Thank you for reading. I appreciate your feedback and suggestions for future blog posts,
Laura
Owner, Delightful Doggies

October 2014 clients

It’s been an AMAZING October! I officially became CPDT-KA, we’ve been able to raise a little over half our fundraising goal for the Puppy Up! walk (please donate if you can–there is still another day!), and I’ve been blessed to work with so many new and diverse clients. I appreciate all the support all of you have given, and continue to give!

By clicking on the below photo icons, you can take a look back at all our October moments. You can also see past photos and slideshows on our Flickr site. We also have a lot more photos and other great content on our Facebook page.

Sadie Jobu Lily Holly Millie Heidi Daphne Bruiser Bailey Fiona Devo and Jasper Nelson Keesha and Maggie Mae Sophie Casey and Jack Murphy Bravo Trigger Margot Jussi Che Goblin

Not pictured but still very appreciated: Monsignor Harley of the House of Davidson the Maine Coon cat.

Thank you!
Laura
Owner, Delightful Doggies

Now CPDT-KA certified

I am pleased to announce that I passed my certification exam and am therefore CPDT-KA certified!

CCPDTLogoWhat does this mean? It means I have no less than 300 hours of experience as a trainer under my belt, have passed an exam testing my knowledge of several different areas pertaining to dog care, training and behavior, am dedicated to principles regarding humane training practices and approaches, and also have to maintain continuing education to maintain my certification as CPDT-KA. You can learn more about CPDT-KA certification and other certifications through the Certification Council for Professional Dog Trainers (CCPDT) here.

I take my profession very seriously and am lucky to do what I love! Over the three years I’ve had my business, I have worked ceaselessly with many different clients on many different levels, had the opportunity to shadow and be mentored by other great trainers, and take several amazing seminars and workshops to learn from the best positive reinforcement-based trainers and behaviorists in the world.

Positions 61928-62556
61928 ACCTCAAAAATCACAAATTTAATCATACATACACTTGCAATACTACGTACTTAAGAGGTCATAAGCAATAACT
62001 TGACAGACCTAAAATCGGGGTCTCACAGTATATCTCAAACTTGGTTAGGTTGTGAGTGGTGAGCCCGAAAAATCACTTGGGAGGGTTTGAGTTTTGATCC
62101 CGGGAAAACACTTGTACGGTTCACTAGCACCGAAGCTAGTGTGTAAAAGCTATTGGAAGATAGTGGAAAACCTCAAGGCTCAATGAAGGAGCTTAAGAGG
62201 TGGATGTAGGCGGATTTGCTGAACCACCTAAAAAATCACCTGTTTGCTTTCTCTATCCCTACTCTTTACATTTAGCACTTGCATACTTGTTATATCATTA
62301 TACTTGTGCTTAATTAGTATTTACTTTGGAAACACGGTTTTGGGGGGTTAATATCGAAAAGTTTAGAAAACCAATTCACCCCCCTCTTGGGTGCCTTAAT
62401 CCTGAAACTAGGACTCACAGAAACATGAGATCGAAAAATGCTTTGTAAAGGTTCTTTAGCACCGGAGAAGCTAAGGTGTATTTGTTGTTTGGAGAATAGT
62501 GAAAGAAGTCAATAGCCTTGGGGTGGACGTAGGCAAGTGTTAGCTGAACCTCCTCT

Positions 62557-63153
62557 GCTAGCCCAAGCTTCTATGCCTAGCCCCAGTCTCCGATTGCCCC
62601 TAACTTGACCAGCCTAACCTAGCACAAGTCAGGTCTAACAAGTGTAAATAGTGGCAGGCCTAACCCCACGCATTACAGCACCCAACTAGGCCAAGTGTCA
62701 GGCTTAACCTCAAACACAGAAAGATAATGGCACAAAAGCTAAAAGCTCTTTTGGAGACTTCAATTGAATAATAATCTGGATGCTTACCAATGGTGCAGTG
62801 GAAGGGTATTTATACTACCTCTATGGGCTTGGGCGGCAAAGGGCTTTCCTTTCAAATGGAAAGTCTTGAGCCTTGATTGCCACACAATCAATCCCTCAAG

I will continue to strive to be the best I can be and never stop learning. I appreciate the support all my clients have given to help me learn, as well as encourage my ability to make this goal of CDPT-KA certification a reality! You are all so important to me, and I am grateful to know all of you–and grateful to encounter new clients in the future who will present even more experience and challenges for growth! :)

Thank you so much, and happy fall!
Laura
Owner, Delightful Doggies

Client spotlight: Sadie the shepherd mix

Sadie has a sweet smile

Sadie has a sweet smile

Congratulations to our October client spotlight, Sadie the shepherd mix!

Sadie is a charming puppy who has a ton of charisma and energy. She loves to play and has the most adorable little hop-run! Like all puppies, Sadie loves attention and fun, and is working on learning how to hone her impulse control and be more chill. She’s doing a great job at perfecting her leash skills, though she’s still working on how to be more calm when exciting things like people and other dogs show up.

Her parents have been working diligently to harness all her energy in constructive ways. Sadie is a lucky pup to have such committed parents! One of the highlights of having a dog training career is being witness to the love that is shared between dogs and their people, and it’s obvious that Sadie’s people love her very much!

We very much appreciate the confidence Sadie and her parents have in us to assist with meeting her learning needs. Thank you!